BISMARCK – Backers of a new refinery in North Dakota say a bill asking for a tax exemption for oil refined in the state was a “fiasco,” but a corrected bill expected to be filed today would benefit the state.
Chester Trabucco, chairman and CEO of Dakota Oil Processing, which is developing a diesel refinery near Trenton, said a bill that was unanimously rejected in the House seeking an exemption from the 6.5 percent oil extraction tax for oil refined in North Dakota should not have been introduced.
Instead, Dakota Oil Processing is seeking an exemption that would only occur during months when the average profit margin for a refinery in the state dropped below $11 a barrel – a situation that has not occurred in the past three years, Trabucco said.
Dakota Oil Processing is in the final stages of financing the $200 million refinery and the exemption they’re working with legislators to propose would help secure private funding.
“It’s sure comforting to a bank or other lenders to know that if you did dip below (the profit margin) that there is some assistance,” Trabucco said.
The Dakota Oil Processing facility, which is not far from the heart of oil activity in Williston, would receive up to 20,000 barrels of crude oil per day and distribute between 6,000 and 8,000 barrels of diesel daily for use in North Dakota.
“Diesel is running your state,” said Trabucco, who is based in Seattle. “The ag sector depends on it heavily and the oil sector depends on it heavily.”
Mel Falcon, a Trenton native who serves as vice chairman of Dakota Oil Processing and has been working to develop this refinery since 2007, said a one-sentence bill draft that got sent to the House was a mix-up.
“That was a fiasco to start with,” Falcon said. “It failed miserably because it wasn’t a very good bill. It was just lousy.”
The North Dakota Chamber of Commerce testified against the bill, which was House Bill 1032. The state Tax Department estimated that North Dakota would lose more than $258 million in revenue over the next two years based on production at the Tesoro refinery in Mandan, currently the only refinery in the state.
Falcon said the bill was perceived as giving Tesoro a windfall, but that’s not what proponents intended.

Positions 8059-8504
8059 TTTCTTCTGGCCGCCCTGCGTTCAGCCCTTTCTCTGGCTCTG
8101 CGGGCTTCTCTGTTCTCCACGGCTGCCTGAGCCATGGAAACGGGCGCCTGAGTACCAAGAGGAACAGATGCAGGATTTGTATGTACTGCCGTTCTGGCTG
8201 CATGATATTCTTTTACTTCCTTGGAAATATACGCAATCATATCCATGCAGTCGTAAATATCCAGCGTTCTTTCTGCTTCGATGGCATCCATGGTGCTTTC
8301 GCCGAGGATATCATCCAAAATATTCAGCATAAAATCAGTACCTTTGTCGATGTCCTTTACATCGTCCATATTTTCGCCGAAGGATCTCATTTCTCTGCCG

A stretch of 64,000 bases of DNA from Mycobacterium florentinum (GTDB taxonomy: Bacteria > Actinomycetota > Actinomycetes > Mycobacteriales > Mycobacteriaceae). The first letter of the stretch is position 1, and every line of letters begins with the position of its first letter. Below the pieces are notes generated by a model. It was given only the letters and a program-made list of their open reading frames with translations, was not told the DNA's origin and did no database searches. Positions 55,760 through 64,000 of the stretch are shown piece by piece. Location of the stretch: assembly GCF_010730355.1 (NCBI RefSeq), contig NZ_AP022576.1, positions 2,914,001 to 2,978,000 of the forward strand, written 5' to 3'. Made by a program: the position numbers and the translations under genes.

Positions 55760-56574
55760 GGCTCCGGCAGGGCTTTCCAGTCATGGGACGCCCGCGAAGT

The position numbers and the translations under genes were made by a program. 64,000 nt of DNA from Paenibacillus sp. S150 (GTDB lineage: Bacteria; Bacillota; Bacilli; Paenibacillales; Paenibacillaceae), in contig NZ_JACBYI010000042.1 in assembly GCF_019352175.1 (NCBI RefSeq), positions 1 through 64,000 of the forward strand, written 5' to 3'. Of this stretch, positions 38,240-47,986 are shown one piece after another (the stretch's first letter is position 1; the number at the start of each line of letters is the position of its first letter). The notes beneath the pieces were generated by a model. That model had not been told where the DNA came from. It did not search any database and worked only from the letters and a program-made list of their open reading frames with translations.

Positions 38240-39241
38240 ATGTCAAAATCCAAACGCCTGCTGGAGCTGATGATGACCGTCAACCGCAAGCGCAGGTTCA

“Poor Tesoro got the brunt of it and had nothing to do with it,” Falcon said.
Sen. Stan Lyson, R-Williston, said he expects to file a new bill today that calls for an exemption in the oil extraction tax only when the profit margin – known as a crack spread in the oil industry – hits a certain trigger.
Lyson said he’s introducing the bill for a constituent and he believes it deserves a hearing.
“Anything that we can do that is going to benefit the state of North Dakota, I’m willing to give it a shot, take a look at it and see if it’s the right thing for us,” Lyson said.
Sen. John Andrist, R-Crosby, said he plans to sign as a co-sponsor.
“Anything we do to encourage building refineries takes some of those trucks off the road,” Andrist said.
Although the bill is backed by Dakota Oil Processing, it would benefit all refineries in North Dakota. At least two other refineries are in the works – one involving the Three Affiliated Tribes on the Fort Berthold Reservation and the other near Dickinson involving a partnership with WBI Energy, a business arm of MDU Resources Group, and Calumet Refining LLC.
The last major refinery built in the lower 48 states of the United States began operating in 1977 in Garyville, La., according to the U.S. Energy Information Administration.
North Dakota currently imports about 40 percent of its diesel, Trabucco said.
“Even if all three of the refineries are successful, the total amount of new diesel production will not equal what is now being imported into the state,” he said.
A second piece of legislation supported by Dakota Oil Processing also is key to making the project more attractive to lenders, Trabucco said.
House Bill 1031, which has been unanimously approved by the House, adds “refinery” to the definition of “pipeline” for the purpose of falling under the North Dakota Pipeline Authority. That’s significant because the Pipeline Authority has the ability to issue bonds up to $800 million.
However, Dakota Oil Processing also is pushing to establish $200 million in a reserve fund under the Pipeline Authority that would provide leverage to help the refinery and other projects secure private loans.
Craig Richards, an Alaska attorney who is working with Dakota Oil Processing, said Alaska has set up similar reserve funds with revenue from oil exploration for economic development.
But the $200 million reserve fund is not currently included in House Bill 1031.